Think about it, using that strategy, any given moment the majority of your money is safe and sound and a small amount of it has the potential to double, triple, or more depending on what high risk stocks you chose (with absolutely no guarantees of this happening).

Now my question is, how would an average investor find "high risk" stocks to invest in? What criteria would you use to decide if something was high risk? A start up? A penny stock? It really requires a complete rewiring of your investing brain because many of us are used to looking for stong, blue chip, dividend paying companies. What do you guys think?

Note: Personally I don't have any plans to follow this strategy. I'm happy with my global couch potato portfolio for the time being.
 

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Now my question is, how would an average investor find "high risk" stocks to invest in? What criteria would you use to decide if something was high risk? A start up? A penny stock? It really requires a complete rewiring of your investing brain because many of us are used to looking for stong, blue chip, dividend paying companies. What do you guys think?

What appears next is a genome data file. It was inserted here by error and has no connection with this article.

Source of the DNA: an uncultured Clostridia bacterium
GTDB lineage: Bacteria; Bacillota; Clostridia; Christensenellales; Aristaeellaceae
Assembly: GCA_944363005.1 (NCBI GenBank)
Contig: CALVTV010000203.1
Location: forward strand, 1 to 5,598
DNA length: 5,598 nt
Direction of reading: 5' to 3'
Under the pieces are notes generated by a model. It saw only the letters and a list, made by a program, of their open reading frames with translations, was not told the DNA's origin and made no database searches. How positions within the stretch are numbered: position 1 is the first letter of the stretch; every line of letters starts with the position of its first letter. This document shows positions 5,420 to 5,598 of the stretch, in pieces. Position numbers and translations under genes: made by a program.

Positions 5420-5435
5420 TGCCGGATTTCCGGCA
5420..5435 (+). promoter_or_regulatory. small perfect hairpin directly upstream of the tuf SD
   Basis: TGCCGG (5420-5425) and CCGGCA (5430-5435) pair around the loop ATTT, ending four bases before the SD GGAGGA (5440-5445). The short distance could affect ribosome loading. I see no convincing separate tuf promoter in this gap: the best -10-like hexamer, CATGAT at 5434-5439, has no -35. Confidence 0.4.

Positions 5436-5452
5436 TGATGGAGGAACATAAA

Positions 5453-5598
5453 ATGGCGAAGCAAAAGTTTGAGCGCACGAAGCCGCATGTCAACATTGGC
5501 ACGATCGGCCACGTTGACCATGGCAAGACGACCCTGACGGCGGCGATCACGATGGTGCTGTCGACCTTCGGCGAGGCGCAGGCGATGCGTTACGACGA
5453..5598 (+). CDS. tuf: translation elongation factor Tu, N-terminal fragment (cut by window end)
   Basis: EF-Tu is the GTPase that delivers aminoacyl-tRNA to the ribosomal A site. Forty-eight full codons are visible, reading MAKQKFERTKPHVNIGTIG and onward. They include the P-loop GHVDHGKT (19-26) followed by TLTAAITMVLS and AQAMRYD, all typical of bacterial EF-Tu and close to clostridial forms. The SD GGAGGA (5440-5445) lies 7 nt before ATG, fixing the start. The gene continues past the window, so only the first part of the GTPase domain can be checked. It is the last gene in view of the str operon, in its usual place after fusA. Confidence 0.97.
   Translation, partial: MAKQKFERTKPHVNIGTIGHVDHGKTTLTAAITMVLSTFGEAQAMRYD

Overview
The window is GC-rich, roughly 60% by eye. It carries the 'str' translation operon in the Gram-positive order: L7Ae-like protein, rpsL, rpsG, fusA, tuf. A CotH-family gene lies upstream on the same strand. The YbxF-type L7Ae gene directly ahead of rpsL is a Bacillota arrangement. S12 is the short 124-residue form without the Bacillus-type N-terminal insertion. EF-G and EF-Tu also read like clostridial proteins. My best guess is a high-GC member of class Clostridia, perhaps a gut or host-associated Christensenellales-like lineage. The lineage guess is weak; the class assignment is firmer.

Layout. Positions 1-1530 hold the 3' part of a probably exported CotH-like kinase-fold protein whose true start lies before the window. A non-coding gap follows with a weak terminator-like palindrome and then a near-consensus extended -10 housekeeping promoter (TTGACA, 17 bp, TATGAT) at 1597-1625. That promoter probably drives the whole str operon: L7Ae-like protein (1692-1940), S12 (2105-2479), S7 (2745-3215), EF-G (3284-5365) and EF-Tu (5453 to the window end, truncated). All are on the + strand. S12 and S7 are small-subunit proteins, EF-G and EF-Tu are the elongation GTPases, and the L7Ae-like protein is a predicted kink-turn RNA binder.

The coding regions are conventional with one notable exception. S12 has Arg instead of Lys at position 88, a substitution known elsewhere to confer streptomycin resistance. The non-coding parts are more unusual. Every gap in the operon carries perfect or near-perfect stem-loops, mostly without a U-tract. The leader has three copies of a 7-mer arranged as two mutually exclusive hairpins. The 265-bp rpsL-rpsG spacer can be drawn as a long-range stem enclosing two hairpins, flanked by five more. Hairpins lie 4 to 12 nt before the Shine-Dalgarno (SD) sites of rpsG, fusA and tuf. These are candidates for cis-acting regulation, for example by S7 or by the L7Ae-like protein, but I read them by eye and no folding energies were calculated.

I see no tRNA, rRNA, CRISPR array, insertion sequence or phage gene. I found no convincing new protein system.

Personally I would not invest in a high risk securities, however, having said that, here are some of the characteristics that would make a company "high risk" (for me):

1. a high price; price to earnings, price to revenue, price to cash flow
2. erratic revenues/earnings/cash flow
3. negative cash flow
4. high amounts of leverage debt/equity
5. low returns on equity and assets
6. low profit margins; negative profit margins
7. increasing amounts of unsold inventory; asset writedowns
8. non-shareholder CEOs; multimillion dollar pay packages to senior execs
9. a company bleeding cash and using leverage to pay a dividend
10. company uses stock options and new issues to dilute equity
11. large, multi-billion, multi-national company doing business on virtually every continent

That would be a nice risky company. "Blue chip" in and of itself doesn't mean anything to me (good or bad).